The UN just recently finalized its “Quadrennial Comprehensive Policy Review of operational activities for development” which gives an overview of the priorities for operational reform of the UN’s Development work for the next 4 years. (Here’s a link, but as both a politically negotiated AND technical document it is not an easy read).
One of the major developments called for in this resolution is the strengthening of results and results-based management. And who could object to that? – donors who provide money and the governments who receive UN assistance are all concerned to know, and under pressure from their constituencies to demonstrate that the UN is providing something useful for the resources provided to it.
But what for me is particularly interesting about the current resolution is that it not only talks about strengthening the systems for Results-Based Management – but also calls for the strengthening of HOW the UN communicates about what it does and the results it achieves. The underlying issue here is that although the UN needs to strengthen its results focus, it is already achieving many things, but it is not very good at sharing and explaining them.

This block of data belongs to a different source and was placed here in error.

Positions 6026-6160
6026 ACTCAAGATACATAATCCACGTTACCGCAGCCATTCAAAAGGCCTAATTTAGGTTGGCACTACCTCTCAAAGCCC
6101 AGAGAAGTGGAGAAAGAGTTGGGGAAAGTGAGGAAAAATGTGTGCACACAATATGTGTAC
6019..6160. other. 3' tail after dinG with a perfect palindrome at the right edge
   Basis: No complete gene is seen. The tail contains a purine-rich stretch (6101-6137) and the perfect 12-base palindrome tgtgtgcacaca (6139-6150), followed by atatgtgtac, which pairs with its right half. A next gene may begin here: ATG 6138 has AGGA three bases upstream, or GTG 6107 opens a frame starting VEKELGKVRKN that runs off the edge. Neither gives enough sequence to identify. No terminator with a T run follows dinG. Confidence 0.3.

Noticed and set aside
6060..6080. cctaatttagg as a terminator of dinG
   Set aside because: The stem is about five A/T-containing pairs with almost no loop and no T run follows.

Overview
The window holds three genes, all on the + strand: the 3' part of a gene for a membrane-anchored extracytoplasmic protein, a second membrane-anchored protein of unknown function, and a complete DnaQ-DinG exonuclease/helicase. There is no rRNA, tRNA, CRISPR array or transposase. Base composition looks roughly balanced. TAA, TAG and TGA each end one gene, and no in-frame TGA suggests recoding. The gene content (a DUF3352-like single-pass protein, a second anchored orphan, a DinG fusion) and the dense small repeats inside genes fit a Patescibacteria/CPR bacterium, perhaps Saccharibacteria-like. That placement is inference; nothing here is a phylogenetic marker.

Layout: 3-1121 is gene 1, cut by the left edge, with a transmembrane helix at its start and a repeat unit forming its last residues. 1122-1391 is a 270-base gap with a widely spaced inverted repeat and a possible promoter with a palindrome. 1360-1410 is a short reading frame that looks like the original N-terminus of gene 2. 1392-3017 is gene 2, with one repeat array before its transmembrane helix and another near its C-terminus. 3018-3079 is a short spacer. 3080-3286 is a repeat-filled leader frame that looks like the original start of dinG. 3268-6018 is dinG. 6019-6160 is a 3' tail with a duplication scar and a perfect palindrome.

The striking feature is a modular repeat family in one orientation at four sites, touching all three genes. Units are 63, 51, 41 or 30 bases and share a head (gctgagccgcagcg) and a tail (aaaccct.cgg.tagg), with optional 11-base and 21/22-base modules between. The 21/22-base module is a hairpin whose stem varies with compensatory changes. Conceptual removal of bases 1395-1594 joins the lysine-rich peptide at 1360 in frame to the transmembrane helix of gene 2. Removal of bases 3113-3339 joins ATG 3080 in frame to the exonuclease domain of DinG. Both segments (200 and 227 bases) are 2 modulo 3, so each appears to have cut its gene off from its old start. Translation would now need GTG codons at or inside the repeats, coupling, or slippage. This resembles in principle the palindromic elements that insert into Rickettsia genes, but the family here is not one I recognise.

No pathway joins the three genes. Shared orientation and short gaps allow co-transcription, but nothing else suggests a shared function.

I don’t doubt that this is true – quite often the UN is not as good as it could be at spreading the word about good work it has done, or at explaining in a simple, compelling way the complex role it plays and how that contributes to development. As a result public support for the UN (and possibly donor support for the UN) is less than what it might be.
But what might we do actually do communicate better on results?
Having worked on several reports and being told to make them “more results focused” an obvious danger is improving communication without simultaneously looking at both defining and measuring results in the first place.
It’s hard to communicate results if: